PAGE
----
This is a Vatican publication from 1758 which includes a list of Jewish books banned by Pope Benedict XIV. On the cover page of the list of forbidden books is an illustration of people standing by a bonfire of burning books. The people’s facial expressions are calm and matter of fact. Based on their clothing and posture, they appear to be dignified members of the upper class. Kneeling near the fire is a man with a frown on his face holding a book. Above the illustration is a curtain with two angels holding the crown of the pope and the Vatican. Below the illustration is a quote in Latin from the New Testament, Acts 19:19 : “A number who had practiced sorcery brought their scrolls together and burned them publicly.” The list details books banned by the Catholic Church in order to protect the moral values and beliefs of their followers. The list of books was updated over the years and new books later added. Following the publication of the lists, many books were burned – a practice that was copied by the Nazis in the twentieth century.
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Pope Benedict XIV – Pope Benedict XIV served as the pope of the Catholic Church from August 17, 1740 to his death in 1758. He promoted scientific learning and the baroque arts, reduced taxation in the Papal States, and encouraged agriculture and free trade. Many of his decrees, however, were damaging to the Jewish community. He strongly believed in the importance of converting Jews to Christianity, and in 1747 he published a ruling stating that children over the age of seven could be converted without their parents’ consent. He also reinstated the law that Jews could not sleep, for even one night, outside of the ghetto and passed severe laws against Jewish books, banning a list of books in 1748 and ordering their confiscation. Yet, at the same time, Pope Benedict defended the Jews during persecutions in Poland and directed the church leadership to protect the Jews in their communities.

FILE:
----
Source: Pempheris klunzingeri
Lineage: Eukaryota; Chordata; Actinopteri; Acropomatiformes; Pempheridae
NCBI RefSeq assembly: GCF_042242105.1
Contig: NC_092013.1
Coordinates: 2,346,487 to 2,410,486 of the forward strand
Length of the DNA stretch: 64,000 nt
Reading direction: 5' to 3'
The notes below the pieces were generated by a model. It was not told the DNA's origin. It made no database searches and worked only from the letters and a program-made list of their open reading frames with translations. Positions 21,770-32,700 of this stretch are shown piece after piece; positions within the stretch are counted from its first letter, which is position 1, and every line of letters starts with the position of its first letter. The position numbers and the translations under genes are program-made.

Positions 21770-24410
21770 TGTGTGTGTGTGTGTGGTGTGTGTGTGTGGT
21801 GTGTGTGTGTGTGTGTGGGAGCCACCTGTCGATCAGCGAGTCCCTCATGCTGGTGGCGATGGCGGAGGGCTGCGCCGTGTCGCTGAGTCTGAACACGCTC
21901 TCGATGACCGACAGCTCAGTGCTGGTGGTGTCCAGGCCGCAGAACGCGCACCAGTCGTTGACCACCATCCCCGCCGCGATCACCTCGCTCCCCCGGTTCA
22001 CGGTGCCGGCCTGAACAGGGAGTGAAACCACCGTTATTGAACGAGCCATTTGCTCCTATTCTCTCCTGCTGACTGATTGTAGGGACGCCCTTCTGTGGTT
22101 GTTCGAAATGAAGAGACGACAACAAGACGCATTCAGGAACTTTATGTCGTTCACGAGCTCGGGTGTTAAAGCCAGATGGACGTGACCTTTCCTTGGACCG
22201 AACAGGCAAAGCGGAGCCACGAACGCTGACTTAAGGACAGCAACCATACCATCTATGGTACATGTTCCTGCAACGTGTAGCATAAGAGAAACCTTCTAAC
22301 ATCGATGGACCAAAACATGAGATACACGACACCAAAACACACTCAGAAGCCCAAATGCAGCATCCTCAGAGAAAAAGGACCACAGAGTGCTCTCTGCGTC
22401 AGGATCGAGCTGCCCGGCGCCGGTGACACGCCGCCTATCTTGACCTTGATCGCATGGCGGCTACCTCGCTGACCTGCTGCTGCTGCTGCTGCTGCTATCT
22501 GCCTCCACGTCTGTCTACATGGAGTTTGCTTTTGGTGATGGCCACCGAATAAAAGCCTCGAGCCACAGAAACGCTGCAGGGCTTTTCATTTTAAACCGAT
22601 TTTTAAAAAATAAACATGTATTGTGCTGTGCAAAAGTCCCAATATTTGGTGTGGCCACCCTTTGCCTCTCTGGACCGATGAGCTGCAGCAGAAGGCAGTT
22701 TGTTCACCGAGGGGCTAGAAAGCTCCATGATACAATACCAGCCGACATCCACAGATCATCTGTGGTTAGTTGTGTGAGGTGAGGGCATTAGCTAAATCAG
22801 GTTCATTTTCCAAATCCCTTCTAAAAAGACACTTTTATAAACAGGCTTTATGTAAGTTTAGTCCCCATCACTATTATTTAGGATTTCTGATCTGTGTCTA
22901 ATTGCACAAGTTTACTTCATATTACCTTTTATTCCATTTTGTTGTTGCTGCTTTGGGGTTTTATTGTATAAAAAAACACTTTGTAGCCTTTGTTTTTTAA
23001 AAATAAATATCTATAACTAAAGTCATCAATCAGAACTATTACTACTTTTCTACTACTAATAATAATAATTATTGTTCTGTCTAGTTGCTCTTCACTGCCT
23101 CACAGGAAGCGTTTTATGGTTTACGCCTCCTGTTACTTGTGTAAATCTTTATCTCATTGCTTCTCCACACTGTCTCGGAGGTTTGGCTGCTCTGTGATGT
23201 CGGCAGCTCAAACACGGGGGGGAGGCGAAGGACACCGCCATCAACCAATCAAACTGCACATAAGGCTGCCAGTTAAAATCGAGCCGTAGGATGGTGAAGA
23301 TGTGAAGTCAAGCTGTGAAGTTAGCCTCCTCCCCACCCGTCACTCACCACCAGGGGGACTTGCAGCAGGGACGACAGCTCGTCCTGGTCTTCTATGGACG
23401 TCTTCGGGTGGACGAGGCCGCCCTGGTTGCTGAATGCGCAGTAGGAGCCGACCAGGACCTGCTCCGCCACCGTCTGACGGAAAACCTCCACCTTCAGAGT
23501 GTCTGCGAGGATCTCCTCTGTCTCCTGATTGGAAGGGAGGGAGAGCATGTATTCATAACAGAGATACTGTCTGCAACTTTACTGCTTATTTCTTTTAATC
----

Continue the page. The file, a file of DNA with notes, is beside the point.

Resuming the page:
The Jews of Italy - The Italian Jewish community has ancient roots that can be traced back to the Roman era in the second century BCE. In ancient Rome the community was highly organized with several synagogues. With the introduction of Christianity to Italy the situation of Italian Jews generally declined, and anti-Jewish laws were passed. Similar to other European countries, the Middle Ages brought persecution and expulsions. However, this was also a flourishing period for Bible commentary, Talmud, Hebrew grammar, and halacha (Jewish law). Jews were also known as skilled medical practitioners, some serving as physicians to the kings, nobles, and clergy. The fifteenth century was a time of migration: many Spanish Jews arrived in Italy following the Spanish expulsion of 1492, and a few years later, more arrived from France. In the sixteenth century, when many Italian areas fell under Spanish rule, Jews fled the inquisition and moved to southern Italy and other European countries. This was also the period when the first Jewish ghetto was established in Venice and other prohibitions were issued against the Jews including a yellow badge, ghettos in additional cities, forced labour, and expulsions. This continued into the seventeenth and eighteenth century. Influenced by liberal thought, French rule in Italy, and the decline of the Papal influence, the Jews slowly gained emancipation during the eighteenth and nineteenth centuries. By 1910, a Jew was prime minister of Italy, one of the first in the world. Another Jew served as mayor of Rome from 1907 to 1913, and Jews also served as senators. Italian Jews fought in World War I, half of them as officers. The 1930s brought Mussolini, fascism, and, ultimately, anti-Semitism to Italy, influenced by Nazism and the racial ideologies of the time. Despite the fascist regime’s alliance with Germany, the Italians did not initially cooperate with the deportation of Jews to the camps. The deportation of Italian Jews only began in September 1943, when the Allies captured southern Italy. While many Jews were saved by local Italians and the Church, approximately 7,500 Jews were murdered. The Jewish community has declined since World War II due to immigration to Israel and other countries, assimilation, and low birth rates. It is estimated that 45,000 Jews live in Italy today.